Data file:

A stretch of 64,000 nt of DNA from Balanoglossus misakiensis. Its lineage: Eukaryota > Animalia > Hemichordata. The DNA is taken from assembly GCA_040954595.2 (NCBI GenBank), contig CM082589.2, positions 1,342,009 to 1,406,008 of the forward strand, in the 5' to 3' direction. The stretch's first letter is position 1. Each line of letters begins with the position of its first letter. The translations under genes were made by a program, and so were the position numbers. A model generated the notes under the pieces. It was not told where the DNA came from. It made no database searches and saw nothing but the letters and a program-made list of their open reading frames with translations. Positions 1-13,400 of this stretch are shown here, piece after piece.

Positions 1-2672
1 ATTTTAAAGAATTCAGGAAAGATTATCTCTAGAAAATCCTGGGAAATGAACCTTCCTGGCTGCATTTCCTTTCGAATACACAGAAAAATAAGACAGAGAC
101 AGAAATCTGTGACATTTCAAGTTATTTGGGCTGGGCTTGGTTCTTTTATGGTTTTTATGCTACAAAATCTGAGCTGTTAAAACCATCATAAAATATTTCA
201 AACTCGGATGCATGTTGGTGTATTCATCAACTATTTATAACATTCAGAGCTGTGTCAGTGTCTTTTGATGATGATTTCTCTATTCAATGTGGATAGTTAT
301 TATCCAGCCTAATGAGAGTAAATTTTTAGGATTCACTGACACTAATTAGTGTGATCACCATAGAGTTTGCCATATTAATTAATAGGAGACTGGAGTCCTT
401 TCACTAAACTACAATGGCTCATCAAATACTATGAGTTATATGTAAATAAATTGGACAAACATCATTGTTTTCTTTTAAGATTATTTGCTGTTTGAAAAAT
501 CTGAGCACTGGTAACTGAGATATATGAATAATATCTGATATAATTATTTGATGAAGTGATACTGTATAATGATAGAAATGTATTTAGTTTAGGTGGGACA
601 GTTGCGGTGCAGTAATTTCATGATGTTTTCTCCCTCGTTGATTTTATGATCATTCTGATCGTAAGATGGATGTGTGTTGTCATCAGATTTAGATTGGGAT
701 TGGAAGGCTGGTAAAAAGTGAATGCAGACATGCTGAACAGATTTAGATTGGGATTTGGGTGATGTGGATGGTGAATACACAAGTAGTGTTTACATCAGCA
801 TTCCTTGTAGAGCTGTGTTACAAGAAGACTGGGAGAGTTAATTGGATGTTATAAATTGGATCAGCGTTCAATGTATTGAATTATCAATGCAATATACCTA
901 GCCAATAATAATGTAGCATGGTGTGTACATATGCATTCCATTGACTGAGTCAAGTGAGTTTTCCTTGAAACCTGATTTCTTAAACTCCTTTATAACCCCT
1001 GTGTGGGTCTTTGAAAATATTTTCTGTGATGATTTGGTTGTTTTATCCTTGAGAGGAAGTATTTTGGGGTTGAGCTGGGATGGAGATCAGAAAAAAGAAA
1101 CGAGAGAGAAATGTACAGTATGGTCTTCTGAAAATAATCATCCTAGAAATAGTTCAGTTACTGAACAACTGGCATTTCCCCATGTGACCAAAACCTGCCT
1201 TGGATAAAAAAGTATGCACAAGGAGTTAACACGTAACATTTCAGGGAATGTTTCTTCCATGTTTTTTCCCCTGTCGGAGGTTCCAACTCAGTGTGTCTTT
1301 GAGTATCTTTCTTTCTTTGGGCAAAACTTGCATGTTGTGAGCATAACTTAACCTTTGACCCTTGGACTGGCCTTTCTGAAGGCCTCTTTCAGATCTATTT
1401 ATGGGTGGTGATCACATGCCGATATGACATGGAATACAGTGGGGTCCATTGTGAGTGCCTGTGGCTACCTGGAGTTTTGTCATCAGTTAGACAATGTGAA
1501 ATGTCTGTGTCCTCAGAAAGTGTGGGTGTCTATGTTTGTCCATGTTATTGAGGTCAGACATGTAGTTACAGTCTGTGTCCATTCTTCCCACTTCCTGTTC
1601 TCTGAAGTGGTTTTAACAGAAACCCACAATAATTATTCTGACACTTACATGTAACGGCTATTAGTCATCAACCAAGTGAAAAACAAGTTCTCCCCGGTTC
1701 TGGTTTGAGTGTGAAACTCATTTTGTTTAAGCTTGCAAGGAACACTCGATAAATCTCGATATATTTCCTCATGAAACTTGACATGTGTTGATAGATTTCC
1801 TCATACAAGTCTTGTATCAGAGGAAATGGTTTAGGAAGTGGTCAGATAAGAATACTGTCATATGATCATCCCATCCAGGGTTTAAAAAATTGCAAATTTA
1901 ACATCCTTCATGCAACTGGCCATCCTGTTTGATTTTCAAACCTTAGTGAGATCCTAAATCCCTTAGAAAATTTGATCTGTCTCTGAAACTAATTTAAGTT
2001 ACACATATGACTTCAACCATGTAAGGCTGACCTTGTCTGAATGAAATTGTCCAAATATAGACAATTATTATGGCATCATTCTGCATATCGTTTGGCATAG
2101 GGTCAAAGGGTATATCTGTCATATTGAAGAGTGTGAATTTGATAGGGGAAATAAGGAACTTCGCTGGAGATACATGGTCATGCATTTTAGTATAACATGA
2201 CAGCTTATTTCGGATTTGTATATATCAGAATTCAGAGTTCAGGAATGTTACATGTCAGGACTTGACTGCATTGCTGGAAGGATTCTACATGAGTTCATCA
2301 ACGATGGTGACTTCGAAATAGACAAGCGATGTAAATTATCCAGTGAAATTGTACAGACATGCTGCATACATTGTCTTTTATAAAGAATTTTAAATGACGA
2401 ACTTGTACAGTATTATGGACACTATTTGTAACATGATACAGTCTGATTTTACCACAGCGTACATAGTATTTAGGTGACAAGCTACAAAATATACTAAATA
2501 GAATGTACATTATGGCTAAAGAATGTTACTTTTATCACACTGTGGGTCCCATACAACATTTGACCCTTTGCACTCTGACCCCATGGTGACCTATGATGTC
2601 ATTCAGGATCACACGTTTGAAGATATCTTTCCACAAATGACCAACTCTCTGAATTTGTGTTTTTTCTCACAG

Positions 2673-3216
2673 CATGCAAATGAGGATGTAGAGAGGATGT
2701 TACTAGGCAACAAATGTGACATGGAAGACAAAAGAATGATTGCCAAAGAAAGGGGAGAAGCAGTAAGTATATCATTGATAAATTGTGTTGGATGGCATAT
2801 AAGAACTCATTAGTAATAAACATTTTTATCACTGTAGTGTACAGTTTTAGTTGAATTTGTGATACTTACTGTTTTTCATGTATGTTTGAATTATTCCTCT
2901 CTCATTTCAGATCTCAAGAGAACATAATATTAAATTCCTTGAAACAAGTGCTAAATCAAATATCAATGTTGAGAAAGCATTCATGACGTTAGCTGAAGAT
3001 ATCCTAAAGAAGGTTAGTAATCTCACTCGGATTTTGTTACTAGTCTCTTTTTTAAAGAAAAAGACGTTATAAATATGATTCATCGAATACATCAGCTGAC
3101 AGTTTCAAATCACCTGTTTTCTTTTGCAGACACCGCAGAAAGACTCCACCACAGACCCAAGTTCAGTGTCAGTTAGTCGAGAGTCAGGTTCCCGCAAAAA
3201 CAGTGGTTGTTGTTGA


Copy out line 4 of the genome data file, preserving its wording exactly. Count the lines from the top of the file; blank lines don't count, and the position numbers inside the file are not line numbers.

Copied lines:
101 AGAAATCTGTGACATTTCAAGTTATTTGGGCTGGGCTTGGTTCTTTTATGGTTTTTATGCTACAAAATCTGAGCTGTTAAAACCATCATAAAATATTTCA